Pacific Pests, Pathogens and Weeds - Online edition

Pacific Pests, Pathogens, Weeds & Pesticides

Citrus root & collar rot (264)

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  • Worldwide distribution. On bele (see Fact Sheet no. 149), citrus, papaya (see Fact Sheet no. 152), passionfruit (see Fact Sheet no.154), pineapple, tobacco, tomato (see Fact Sheet no. 157) and many other hosts. An important disease.
  • A water mould, an oomycete, not a fungus. Worse in wet soils. Root are infected and rot; collar rots occur causing the bark to dry, die and fall away, and the trunk to ooze gum.
  • Above-ground, leaves yellow, dry and fall, and branches dieback. Lower fruit become infected.
  • Cultural control: drainage; bud high on root stock; ensure nursery plants are disease free; weed; prune low-hanging branches; importantly, seek local advice on root stock varieties.
  • Chemical control: copper - against lower fruit infections and collar rots; phosphorous acid after times of flowering and main leaf flushes.
Common Name

Citrus root and collar rot, Phytophthora foot and root rot (Phytophthora nicotianae), and brown rot of citrus fruit (Phytophthora citrophthora).

Scientific Name

Two species are commonly found causing root and collar rots on citrus: Phytophthora nicotianae, and Phytophthora citrophthora.

AUTHOR Grahame Jackson
Information from Hardy S, et al. (2012) Impacts and management of flooding and waterlogging in citrus orchards. NSW Government Department of Primary Industries; and from CABI (2015) Phytophthora nicotianae (black shank) and Phytophthora citrophthora (brown rot of citrus fruit). Crop Protection Compendium. ( and Photo 1 Kohler F, et al. (1997) Diseases of cultivated crops in Pacific Island countries. South Pacific Commission. Pirie Printers Pty Limited, Canberra, Australia. Photo 2 Diseases of fruit crops in Australia (2009). Editors, Tony Cooke, et al. CSIRO Publishing.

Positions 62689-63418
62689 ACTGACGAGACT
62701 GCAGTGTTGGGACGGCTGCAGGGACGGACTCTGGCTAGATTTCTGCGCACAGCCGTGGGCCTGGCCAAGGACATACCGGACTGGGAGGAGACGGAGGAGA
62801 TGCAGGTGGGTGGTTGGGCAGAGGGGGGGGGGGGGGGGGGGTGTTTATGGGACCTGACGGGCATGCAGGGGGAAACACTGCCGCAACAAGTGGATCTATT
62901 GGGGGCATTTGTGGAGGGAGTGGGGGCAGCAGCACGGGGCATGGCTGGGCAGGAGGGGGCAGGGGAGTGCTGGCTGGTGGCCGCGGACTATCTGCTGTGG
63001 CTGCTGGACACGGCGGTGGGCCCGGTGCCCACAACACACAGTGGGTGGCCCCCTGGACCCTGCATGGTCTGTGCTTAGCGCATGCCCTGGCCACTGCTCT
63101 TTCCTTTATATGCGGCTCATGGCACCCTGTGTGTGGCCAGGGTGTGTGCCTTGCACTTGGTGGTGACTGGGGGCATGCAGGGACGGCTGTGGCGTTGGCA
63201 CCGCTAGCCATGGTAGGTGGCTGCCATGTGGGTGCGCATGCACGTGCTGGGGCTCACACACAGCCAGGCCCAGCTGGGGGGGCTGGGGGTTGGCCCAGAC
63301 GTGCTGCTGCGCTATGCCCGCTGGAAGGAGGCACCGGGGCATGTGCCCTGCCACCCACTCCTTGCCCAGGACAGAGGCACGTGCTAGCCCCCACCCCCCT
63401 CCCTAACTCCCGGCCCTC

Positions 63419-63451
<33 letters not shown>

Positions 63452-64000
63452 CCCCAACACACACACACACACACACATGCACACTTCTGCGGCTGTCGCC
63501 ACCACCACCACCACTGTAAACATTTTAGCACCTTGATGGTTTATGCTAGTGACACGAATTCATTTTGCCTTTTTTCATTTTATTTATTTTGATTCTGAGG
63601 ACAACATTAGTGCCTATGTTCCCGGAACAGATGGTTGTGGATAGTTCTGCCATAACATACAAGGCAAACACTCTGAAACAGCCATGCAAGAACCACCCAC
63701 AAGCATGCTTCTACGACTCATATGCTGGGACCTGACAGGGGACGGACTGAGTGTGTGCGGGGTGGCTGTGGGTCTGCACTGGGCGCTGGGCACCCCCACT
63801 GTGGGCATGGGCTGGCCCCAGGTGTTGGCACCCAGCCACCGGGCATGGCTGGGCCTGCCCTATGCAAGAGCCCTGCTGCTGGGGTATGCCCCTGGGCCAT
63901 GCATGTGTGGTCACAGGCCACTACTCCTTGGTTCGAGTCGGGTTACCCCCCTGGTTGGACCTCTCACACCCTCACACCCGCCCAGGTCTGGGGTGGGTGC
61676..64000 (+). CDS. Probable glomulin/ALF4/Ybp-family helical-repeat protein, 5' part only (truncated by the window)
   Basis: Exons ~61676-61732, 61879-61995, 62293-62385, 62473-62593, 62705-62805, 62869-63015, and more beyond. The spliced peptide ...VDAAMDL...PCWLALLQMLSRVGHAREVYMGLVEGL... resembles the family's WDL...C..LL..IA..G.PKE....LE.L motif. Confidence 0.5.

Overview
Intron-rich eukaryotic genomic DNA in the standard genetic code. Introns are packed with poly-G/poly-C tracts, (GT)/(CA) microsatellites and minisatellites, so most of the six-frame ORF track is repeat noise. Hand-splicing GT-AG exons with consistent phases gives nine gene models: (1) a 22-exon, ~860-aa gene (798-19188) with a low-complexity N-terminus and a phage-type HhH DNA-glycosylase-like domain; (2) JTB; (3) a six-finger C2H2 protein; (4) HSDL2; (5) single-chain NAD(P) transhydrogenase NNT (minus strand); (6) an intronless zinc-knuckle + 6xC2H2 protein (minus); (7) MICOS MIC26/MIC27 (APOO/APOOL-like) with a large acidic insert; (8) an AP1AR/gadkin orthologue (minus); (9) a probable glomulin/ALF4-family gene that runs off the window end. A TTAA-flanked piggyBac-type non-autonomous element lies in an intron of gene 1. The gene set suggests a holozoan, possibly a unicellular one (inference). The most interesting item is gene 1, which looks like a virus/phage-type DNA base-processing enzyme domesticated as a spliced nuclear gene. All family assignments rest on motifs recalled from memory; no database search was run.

Produced with support from the Australian Centre for International Agricultural Research under project PC/2010/090: Strengthening integrated crop management research in the Pacific Islands in support of sustainable intensification of high-value crop production, implemented by the University of Queensland and the Secretariat of the Pacific Community.

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